Now lets get to specifics. One aspect of the book that really annoyed me was the layout of the manor house, Easton Deadall. Now, I don't know if Speller intended the layout of the house to be a bit confusing to mirror the history of the house and its connection with mazes, the name itself perhaps a bastardization of Daedalus, but it just really got under my skin. I don't really get the layout at all. Were the gardens, terraces, maze, pond, basically all in front of the house? Because that doesn't really fit with, well, any kind of English architectural style. Usually they were behind the house with terraces, gardens, then tamed wilderness, to indicate mans taming of nature in successive steps from the full control of the house environs to the return to nature the further away you got. And William Bolitho, being an architect, would have commented on this rather strange set up in my mind. I need a place that I can get my mind around, a place of respite in the land red herrings and mysterious machinations, and the competing architectural styles combined with what Laurence saw out of certain windows drove me a little round the bend. His view from his room seemed to randomly change. Also, don't get me started on that oppressive maze. I like a maze, more then the next, but the setting was too confusing, labyrinthine and oppressive and instead of adding to the feel of the book, it just set me against it.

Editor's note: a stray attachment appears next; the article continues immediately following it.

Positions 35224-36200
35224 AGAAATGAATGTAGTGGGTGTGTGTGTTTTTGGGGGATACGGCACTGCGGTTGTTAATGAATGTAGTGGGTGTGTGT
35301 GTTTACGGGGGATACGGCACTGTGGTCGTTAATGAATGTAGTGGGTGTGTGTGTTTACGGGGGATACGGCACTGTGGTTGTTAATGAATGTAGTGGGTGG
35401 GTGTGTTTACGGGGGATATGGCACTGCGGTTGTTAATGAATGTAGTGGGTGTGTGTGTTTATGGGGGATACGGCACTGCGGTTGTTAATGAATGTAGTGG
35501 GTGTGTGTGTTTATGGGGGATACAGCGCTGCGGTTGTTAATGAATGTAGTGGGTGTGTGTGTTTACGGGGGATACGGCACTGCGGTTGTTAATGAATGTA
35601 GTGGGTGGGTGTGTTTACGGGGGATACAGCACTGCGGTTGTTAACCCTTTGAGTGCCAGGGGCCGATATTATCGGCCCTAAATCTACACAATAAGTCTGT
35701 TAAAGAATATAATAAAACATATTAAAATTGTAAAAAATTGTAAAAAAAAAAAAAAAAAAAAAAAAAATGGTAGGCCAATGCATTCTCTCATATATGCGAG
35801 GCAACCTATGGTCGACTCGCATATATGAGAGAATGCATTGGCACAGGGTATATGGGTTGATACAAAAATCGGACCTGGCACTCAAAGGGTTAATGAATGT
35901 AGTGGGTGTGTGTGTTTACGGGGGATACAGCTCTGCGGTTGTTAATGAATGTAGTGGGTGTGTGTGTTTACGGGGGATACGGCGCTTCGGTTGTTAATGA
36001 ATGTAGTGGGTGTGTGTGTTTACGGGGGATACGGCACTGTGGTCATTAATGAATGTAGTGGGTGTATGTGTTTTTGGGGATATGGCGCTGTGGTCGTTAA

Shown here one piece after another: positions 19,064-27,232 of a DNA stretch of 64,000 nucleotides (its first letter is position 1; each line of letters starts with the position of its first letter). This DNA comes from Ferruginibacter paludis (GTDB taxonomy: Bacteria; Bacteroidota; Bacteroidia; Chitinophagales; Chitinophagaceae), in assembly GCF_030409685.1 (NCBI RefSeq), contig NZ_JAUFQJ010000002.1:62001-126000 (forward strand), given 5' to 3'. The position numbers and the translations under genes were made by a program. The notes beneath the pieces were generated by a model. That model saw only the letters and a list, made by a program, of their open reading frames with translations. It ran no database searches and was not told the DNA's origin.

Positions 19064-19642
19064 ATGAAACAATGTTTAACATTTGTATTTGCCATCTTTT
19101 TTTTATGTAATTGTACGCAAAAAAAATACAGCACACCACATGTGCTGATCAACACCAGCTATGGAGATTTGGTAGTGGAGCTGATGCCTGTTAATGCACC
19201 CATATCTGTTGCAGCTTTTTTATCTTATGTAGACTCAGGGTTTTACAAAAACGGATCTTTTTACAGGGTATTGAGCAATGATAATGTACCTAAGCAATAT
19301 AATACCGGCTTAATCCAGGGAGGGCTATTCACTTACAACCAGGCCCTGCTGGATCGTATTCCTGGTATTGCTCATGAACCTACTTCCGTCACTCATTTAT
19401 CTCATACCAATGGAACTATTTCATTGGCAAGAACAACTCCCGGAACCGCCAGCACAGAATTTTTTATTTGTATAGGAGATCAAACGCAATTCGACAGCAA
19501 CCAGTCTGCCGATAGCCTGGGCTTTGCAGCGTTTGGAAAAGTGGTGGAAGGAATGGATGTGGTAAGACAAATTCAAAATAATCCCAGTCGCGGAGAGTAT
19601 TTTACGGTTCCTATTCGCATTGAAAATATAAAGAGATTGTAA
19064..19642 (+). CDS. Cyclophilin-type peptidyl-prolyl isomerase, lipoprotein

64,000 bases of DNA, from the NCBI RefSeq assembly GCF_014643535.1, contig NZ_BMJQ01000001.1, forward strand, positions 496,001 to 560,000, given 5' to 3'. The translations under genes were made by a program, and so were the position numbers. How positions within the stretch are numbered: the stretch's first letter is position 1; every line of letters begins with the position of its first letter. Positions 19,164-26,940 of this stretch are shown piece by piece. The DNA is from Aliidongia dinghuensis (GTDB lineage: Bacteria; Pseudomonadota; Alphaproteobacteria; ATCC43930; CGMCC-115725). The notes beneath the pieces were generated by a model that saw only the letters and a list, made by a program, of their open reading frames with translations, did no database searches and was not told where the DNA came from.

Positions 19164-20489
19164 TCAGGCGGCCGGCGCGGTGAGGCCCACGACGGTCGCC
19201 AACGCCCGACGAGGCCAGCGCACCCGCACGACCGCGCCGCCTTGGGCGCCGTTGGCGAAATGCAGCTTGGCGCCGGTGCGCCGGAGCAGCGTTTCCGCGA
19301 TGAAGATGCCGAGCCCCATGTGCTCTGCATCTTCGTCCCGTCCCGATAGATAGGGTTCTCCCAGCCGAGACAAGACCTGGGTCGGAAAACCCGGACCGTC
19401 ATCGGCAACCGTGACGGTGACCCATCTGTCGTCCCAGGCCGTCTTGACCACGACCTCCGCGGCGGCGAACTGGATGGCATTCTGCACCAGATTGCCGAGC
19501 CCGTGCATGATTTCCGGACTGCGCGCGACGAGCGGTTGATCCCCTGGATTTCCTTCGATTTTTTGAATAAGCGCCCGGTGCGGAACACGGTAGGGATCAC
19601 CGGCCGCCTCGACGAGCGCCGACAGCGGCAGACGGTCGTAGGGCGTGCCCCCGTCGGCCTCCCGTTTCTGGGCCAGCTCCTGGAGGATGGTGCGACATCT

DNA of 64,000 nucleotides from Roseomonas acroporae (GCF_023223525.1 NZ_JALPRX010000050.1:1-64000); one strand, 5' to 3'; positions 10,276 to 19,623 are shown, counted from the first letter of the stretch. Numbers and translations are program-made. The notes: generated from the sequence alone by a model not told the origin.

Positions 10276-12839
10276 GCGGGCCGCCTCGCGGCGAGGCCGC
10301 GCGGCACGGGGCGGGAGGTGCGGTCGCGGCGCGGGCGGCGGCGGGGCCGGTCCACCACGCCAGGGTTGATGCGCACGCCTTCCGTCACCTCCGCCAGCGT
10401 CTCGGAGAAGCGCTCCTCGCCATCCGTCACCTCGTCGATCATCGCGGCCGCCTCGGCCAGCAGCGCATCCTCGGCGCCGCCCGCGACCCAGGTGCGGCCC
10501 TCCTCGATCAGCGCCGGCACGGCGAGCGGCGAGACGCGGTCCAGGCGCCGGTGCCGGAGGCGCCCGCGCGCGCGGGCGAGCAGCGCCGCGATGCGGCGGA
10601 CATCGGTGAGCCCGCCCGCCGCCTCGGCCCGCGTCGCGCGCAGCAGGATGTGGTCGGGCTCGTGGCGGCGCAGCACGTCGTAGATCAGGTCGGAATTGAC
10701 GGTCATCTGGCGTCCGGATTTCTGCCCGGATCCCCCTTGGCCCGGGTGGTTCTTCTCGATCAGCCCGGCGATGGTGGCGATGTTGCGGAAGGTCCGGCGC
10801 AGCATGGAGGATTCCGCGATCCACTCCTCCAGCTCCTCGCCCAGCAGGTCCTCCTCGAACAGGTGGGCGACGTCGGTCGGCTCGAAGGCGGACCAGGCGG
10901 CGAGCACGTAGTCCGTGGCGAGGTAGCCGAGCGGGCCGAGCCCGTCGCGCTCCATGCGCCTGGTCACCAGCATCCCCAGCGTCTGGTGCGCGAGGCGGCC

Yet, the manor house and all it's issues was nothing to what I found as the main flaw in this book. The Strange Fate of Kitty Easton is seedy and debauched. I couldn't get around this fact. While you might take the view that exposing the aristocracy and their flaws would be historically accurate and liberating to an extent, there's handling it with kid gloves and making it fascinating, a la Gosford Park where we absorb the horrors without them being explicit, and then there's exposing us to this world and going into vibrant detail about beatings and sexually transmitted diseases, pederasts and whore houses. No thank you! This also feeds into my issue of character development. Speller is a master of unique and individualized characters, but here, in the suffocating world of Easton Deadall, they are so beaten down and depressive, that I wanted to run there and give them all happy pills. Where was Laurence's wise cracking friend Charles when he was desperately needed? Speaking of favorite characters from the previous volume... one of the characters does something that I will not forgive Speller for writing. Is it realistic, yes. But you know what, in this horrid little bleak world she has created, I needed something good, someone good to hang onto. To take that away from me... that was the last straw. The Strange Fate of Kitty Easton may have kept me absorbed, but it did not keep me happy, which is what a great book should do.